37 posted on 08/10/2007 9:43:20 AM PDT by FastCoyote
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To: Reaganesque

“We will have no more of those candidates who are pledged to the same goals as our opposition and who seek our support. Turning the Party over to the so-called moderates wouldn’t make any sense at all.” —Ronald Reagan

“A political party cannot be all things to all people. It must represent certain fundamental beliefs which must not be compromised to political expediency, or simply to swell its numbers.

I do not believe I have proposed anything that is contrary to what has been considered Republican principle. It is at the same time the very basis of conservatism. It is time to reassert that principle and raise it to full view. And if there are those who cannot subscribe to these principles, then let them go their way.”

— Ronald Reagan, March 1, 1975

“Let us lay to rest, once and for all, the myth of a small group
of ideological purists trying to capture a majority.
Replace it with the reality of a majority trying to assert
its rights against the tyranny of powerful academics, fashionable
left-revolutionaries, some economic illiterates who happen to hold
elective office and the social engineers who dominate the dialogue
and set the format in political and social affairs. If there is any
ideological fanaticism in American political life, it is to be found
among the enemies of freedom on the left or right — those who would
sacrifice principle to theory, those who worship only the god of
political, social and economic abstractions, ignoring the realities of everyday life. They are not conservatives.”

38 posted on 08/10/2007 9:47:32 AM PDT by Politicalmom (Of the potential GOP front runners, FT has one of the better records on immigration.- NumbersUSA)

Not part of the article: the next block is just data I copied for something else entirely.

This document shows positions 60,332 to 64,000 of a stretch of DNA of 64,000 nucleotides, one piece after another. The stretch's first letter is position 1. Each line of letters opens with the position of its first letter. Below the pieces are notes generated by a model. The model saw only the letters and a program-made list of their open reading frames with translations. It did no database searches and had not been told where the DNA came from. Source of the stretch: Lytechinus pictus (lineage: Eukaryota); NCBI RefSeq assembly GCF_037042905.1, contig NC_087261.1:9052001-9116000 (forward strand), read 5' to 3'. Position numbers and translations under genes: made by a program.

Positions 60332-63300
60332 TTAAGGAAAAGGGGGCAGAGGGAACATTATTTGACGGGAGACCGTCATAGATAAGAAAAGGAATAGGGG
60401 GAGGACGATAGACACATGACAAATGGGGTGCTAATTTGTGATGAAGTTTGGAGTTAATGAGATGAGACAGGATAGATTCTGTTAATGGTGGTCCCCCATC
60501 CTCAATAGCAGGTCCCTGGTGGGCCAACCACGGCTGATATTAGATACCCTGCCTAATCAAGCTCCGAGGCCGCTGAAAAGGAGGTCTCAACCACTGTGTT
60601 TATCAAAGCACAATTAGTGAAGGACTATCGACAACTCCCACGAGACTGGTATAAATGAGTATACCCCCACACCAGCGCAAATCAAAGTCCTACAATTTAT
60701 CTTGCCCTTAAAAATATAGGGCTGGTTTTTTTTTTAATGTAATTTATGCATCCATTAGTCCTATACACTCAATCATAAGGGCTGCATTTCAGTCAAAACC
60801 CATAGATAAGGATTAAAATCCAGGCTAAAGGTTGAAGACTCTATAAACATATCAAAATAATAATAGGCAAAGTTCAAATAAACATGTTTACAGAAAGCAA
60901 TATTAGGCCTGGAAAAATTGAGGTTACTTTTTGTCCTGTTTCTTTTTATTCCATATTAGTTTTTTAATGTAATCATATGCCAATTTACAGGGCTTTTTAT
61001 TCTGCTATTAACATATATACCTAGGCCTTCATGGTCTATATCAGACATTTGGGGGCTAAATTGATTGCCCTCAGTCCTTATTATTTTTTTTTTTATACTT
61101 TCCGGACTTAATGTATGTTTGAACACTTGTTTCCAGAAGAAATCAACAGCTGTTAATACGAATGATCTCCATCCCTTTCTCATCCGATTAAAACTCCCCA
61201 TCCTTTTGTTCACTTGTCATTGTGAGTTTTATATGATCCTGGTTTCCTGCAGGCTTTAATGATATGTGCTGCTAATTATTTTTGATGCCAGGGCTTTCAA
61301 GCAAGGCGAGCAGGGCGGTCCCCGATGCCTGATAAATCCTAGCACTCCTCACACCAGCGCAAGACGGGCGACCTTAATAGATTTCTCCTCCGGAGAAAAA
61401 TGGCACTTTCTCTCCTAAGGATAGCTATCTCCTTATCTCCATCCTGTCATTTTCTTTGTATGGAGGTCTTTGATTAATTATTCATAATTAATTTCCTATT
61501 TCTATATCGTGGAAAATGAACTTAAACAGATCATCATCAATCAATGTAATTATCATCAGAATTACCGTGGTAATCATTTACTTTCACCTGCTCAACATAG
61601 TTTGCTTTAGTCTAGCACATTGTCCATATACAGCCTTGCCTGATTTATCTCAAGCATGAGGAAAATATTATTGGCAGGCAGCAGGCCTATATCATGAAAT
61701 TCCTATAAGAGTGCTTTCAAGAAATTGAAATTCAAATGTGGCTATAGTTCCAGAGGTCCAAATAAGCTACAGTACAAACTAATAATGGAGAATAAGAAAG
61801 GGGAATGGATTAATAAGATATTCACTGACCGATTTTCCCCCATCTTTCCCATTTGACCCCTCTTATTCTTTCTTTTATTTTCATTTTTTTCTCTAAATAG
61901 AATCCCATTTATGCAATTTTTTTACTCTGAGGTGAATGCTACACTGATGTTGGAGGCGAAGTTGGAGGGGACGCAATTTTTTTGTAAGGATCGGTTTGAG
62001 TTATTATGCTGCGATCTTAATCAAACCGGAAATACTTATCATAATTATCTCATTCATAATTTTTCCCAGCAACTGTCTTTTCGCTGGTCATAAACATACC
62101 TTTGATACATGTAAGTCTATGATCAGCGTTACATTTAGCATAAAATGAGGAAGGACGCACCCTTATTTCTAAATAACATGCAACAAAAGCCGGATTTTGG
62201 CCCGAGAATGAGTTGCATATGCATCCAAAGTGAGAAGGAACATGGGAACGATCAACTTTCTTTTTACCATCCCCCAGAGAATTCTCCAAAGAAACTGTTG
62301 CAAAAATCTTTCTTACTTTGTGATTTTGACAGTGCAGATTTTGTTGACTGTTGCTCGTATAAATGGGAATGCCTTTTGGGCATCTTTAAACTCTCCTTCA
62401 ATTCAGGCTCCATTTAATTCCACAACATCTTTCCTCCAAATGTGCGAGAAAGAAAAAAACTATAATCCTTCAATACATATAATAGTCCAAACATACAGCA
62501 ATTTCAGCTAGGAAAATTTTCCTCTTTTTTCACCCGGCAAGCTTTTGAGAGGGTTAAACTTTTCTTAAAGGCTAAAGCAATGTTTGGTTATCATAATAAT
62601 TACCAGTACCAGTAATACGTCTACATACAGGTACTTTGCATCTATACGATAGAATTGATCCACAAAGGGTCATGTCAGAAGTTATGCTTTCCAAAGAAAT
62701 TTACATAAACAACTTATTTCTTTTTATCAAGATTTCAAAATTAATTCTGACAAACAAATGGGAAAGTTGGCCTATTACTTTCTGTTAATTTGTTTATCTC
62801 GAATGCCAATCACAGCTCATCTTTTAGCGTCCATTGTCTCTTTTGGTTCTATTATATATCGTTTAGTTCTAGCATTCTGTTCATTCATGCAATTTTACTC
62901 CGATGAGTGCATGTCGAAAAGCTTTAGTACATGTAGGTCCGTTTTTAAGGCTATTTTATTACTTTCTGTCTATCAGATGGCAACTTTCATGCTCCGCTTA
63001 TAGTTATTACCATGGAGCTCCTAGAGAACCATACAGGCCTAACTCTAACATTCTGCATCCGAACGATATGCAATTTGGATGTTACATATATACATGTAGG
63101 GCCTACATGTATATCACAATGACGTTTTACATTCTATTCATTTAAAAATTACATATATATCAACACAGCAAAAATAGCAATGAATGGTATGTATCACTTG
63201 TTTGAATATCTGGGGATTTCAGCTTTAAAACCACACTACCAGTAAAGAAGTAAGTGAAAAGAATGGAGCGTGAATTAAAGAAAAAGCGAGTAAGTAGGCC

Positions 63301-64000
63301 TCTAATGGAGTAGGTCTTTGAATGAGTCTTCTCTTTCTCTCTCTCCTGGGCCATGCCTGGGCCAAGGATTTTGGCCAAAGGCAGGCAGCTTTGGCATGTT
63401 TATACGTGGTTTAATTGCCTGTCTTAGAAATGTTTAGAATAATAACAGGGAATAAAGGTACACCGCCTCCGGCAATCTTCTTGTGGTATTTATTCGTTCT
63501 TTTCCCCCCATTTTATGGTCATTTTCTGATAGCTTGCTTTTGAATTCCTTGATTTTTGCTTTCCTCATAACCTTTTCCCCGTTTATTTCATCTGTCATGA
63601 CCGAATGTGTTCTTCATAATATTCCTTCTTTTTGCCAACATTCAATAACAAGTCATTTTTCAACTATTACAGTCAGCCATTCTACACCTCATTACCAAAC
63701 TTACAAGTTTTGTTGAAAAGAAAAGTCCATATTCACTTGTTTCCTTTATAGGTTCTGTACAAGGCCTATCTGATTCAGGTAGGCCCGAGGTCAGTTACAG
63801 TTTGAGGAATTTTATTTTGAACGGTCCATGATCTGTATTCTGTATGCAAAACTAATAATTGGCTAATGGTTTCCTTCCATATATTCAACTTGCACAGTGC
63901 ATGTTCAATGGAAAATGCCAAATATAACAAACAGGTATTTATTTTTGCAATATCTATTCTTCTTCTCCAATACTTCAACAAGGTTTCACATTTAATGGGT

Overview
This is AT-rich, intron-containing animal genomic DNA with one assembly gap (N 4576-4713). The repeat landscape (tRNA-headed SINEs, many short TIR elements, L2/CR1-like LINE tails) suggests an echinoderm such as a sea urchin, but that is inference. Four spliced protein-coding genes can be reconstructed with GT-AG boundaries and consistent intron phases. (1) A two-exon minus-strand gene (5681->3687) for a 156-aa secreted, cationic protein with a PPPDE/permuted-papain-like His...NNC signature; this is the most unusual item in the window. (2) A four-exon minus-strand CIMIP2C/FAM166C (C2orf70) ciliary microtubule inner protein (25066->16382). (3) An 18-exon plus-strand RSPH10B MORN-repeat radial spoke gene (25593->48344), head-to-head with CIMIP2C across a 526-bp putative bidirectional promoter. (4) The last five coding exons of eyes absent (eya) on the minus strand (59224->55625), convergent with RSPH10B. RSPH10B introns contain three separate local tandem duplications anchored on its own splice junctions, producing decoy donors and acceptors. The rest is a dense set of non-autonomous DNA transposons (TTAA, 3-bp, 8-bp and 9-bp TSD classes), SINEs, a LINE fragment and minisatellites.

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To: Reaganesque
Getting into fights with fellow conservatives is probably a bad idea, though I think both the neocons and paleocons are a bunch of fruitcakes. The good news is that both groups right now only represent a tiny fraction of the party base, both having been thoroughly discredited.

I also think it's important we start distancing ourself from Bush. IMHO, he's been a huge disappointment, both in his breathtaking executive incompetence and in his failure to stand up for conservative principles. He justly deserves his abysmal approval ratings.

Running as pro-Bush would be the kiss of death in the general election for whoever ends up as the GOP nominee in 2008, given how much the public dislikes him. Romney has distanced himself a bit from Bush already, though not too much, which is the right strategy for the primary. You don't want to look disloyal to the party base. When he gets the nomination, he will need to draw as many distinctions between himself and Bush as possible. We cannot afford to have 2008 be a referendum on the Bush presidency, because if it turns out that way, we will surely lose. Our candidate should avoid all public appearances with the president. If possible, we should ban all members of the Bush family from the GOP convention next summer, though I realize that's probably a fantasy.

On the other hand, we can't have the GOP candidate run as Hilary light. He needs to show he's a true conservative, only of a drastically different variety than the current president.

39 posted on 08/10/2007 9:56:36 AM PDT by curiosity
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To: mysterio

>> I think picking someone “electable” has set back the small government conservative movement back at least 40 years.

So running someone that was not “electable” would’ve been better? I believe we’d be coming up on the end of President Al Gore’s 2nd term now, had we chosen an unelectable candidate.

How, exactly, would that be a step FORWARD for small government conservatives?


40 posted on 08/10/2007 10:11:15 AM PDT by SnakeDoctor